By Charlie Kimber
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France needs a fightback to stop fascists

Emmanuel Macron has emerged victorious, but fascist Marine Le Pen is looking stronger than ever
Issue 2802
Marine Le Pen addressed a crowd with French flags flying behind and around her

Marine Le Pen has rallied unprecedented levels of support (Picture: Blandine Le Cain/Wikimedia)

Neoliberal Emmanuel Macron is no block to the advance of ­fascism. He defeated Nazi Marine Le Pen by 58.5 ­percent to 41.5 percent in Sunday’s second round of the French presidential election. But for the third time in 20 years, the National Front—now National Rally—was in the second round of the vote. It had never been so close to winning.

Its vote in the first round of presidential elections has grown from 0.75 percent in 1974 to 23 percent this year. And this time the filthy far right Islamophobe Eric Zemmour also took 7 ­percent and, with another far right candidate, their total vote was over 32 percent.  The primary responsibility for the closeness of Sunday’s vote lies with Macronism, which has ­brutalised working class people for five years.

It has been five years of the crushing of the anti-austerity Yellow Vests, the lacerated tents of migrants, the piling up of repressive laws and rounds of attacks on Muslims. Macron’s interior minister Gerald Darmanin, denounced Le Pen as “soft” on Islam.

It’s no wonder that on Sunday upwards of 16.5 million people—a record number— abstained, put a blank sheet of paper in the ballot box, or spoiled their vote. That’s over a third of registered voters. In a very worrying ­normalisation, the shock of a Nazi knocking on the door of the presidential palace has worn off.

In 2002 when Marine’s father Jean-Marie Le Pen advanced to the run-off, it was such an earthquake that the conservative Jacques Chirac refused to debate with him. Millions demonstrated against Le Pen during a fortnight of pulsating activity—mass demonstrations, strikes and student occupations—between the two rounds of that election. Chirac crushed Le Pen by 82 percent to 18 percent in the vote.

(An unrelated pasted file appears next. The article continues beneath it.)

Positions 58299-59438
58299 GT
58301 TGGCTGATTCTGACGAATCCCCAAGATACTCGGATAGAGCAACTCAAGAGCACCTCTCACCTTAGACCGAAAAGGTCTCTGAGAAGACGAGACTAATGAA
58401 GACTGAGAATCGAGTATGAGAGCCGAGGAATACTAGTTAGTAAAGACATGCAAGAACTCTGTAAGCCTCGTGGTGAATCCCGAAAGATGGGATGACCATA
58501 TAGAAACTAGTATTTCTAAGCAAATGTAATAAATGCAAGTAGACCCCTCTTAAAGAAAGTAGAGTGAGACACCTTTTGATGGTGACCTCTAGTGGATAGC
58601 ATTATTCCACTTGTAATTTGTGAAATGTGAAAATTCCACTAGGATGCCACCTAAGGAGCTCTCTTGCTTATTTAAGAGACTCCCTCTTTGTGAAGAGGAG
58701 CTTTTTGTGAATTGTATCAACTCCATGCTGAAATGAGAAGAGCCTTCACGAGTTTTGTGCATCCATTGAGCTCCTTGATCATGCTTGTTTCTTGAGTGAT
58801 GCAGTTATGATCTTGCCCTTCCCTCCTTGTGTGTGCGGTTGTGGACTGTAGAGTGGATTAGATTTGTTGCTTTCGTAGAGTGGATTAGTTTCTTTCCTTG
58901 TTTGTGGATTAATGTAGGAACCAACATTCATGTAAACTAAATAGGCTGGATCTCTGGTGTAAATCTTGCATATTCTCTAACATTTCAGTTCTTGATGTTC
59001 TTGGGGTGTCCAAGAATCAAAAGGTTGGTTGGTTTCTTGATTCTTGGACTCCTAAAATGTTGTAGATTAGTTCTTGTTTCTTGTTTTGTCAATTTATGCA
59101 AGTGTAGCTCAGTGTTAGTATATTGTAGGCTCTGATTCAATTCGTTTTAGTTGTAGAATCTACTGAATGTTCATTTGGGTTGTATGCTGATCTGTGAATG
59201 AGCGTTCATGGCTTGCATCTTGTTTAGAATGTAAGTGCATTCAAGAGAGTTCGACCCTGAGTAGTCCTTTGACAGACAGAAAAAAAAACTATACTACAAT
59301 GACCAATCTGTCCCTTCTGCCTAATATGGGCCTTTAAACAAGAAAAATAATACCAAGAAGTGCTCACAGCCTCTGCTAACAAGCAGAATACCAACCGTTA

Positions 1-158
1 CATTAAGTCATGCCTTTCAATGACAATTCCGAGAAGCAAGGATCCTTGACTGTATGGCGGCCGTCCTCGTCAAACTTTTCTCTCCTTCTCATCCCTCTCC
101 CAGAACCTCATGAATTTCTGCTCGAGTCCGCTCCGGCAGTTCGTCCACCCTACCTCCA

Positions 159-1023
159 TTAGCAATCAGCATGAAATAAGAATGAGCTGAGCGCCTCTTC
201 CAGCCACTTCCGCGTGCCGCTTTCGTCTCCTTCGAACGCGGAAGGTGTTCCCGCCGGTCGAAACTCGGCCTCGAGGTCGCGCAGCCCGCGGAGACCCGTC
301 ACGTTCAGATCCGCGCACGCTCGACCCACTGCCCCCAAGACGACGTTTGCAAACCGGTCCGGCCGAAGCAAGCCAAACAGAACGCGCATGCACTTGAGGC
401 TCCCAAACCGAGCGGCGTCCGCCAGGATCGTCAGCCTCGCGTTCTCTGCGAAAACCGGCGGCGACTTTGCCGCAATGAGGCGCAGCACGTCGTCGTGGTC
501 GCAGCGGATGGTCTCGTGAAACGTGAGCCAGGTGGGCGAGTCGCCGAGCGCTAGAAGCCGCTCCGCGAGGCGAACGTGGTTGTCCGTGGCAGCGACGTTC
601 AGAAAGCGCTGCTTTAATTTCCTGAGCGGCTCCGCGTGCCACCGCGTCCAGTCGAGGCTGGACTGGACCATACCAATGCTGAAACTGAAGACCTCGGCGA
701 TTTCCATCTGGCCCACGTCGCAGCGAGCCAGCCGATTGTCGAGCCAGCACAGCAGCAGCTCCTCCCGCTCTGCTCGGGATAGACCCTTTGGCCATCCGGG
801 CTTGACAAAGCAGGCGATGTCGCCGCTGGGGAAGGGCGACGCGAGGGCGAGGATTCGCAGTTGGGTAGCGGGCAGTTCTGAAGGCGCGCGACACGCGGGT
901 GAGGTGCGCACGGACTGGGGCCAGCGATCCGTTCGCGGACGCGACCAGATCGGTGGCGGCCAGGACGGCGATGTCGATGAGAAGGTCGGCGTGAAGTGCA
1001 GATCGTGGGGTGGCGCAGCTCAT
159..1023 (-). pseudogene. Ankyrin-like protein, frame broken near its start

Five years ago there was a ­demonstration of 250,000, as part of the traditional May Day events, when Marine Le Pen advanced to the second round.

Everyone debated ­respectfully with her, and Macron won by a less ­comfortable 66 percent to 34 percent. This time, without the May Day boost, anti-racist activists put just tens of thousands on the streets against Le Pen.

There was only token support from the mainstream left and the trade union leaders. Originally the fascists had a small base largely made up of former military supporters of the colonial war in Algeria.

They grew partly because of disillusionment with the ­traditional rulers’ attacks on ordinary people. But the ­decisive element was the accommodation by all the “moderate” political forces—and large parts of the left—to racism, Islamophobia, anti‑Roma and anti-migrant policies, and authoritarianism.

In 1991, for example, Chirac, then a former prime minister, said he identified with French workers who were tired of the “smell and noise” of immigrants. Soon afterwards, former right wing president Valery Giscard d’Estaing warned of an “invasion” of immigrants and backed “citizenship by blood”— restricted to those born of French parents.

A few months later Socialist Party president Francois Mitterrand said France had reached “the threshold of ­tolerance” on immigration. These politicians peddling racism were a decade behind the Communist Party. In 1981 the Communist mayor of Vitry near Paris led a bulldozer attack that smashed an immigrants’ hostel. When people criticised the Vitry assault, Georges Marchais, the leader of the Communist Party, headed a demonstration of 10,000 to back it.

We’re not being racist, the disgusting party line went, we’re simply defending the interests of the French working class. No wonder the fascists grew. In 2004, with support from the right and the Socialist Party, parliament rammed through a ban on wearing ­headscarves at school. The centre right, centre left and even sections of the far left argued that Muslim practices were a threat to the “Republic”, to secularism and women’s rights.